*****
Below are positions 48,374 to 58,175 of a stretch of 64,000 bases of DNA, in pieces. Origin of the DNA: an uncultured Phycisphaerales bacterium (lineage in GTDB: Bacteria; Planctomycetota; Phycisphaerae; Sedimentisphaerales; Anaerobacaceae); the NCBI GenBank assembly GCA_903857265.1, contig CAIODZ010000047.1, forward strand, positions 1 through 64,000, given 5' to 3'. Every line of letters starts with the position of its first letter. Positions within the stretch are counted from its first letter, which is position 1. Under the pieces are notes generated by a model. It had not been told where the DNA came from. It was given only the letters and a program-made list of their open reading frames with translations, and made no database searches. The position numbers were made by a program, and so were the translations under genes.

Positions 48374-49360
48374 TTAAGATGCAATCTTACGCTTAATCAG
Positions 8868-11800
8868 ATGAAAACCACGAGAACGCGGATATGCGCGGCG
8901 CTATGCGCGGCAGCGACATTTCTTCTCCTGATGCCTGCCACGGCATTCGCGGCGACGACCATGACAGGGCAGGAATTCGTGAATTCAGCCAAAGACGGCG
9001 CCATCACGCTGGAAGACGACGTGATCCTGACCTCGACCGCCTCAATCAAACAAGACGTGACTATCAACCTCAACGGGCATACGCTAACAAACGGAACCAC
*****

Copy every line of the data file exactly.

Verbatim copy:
Below are positions 48,374 to 58,175 of a stretch of 64,000 bases of DNA, in pieces. Origin of the DNA: an uncultured Phycisphaerales bacterium (lineage in GTDB: Bacteria; Planctomycetota; Phycisphaerae; Sedimentisphaerales; Anaerobacaceae); the NCBI GenBank assembly GCA_903857265.1, contig CAIODZ010000047.1, forward strand, positions 1 through 64,000, given 5' to 3'. Every line of letters starts with the position of its first letter. Positions within the stretch are counted from its first letter, which is position 1. Under the pieces are notes generated by a model. It had not been told where the DNA came from. It was given only the letters and a program-made list of their open reading frames with translations, and made no database searches. The position numbers were made by a program, and so were the translations under genes.

Positions 48374-49360
48374 TTAAGATGCAATCTTACGCTTAATCAG
Positions 8868-11800
8868 ATGAAAACCACGAGAACGCGGATATGCGCGGCG
8901 CTATGCGCGGCAGCGACATTTCTTCTCCTGATGCCTGCCACGGCATTCGCGGCGACGACCATGACAGGGCAGGAATTCGTGAATTCAGCCAAAGACGGCG
9001 CCATCACGCTGGAAGACGACGTGATCCTGACCTCGACCGCCTCAATCAAACAAGACGTGACTATCAACCTCAACGGGCATACGCTAACAAACGGAACCAC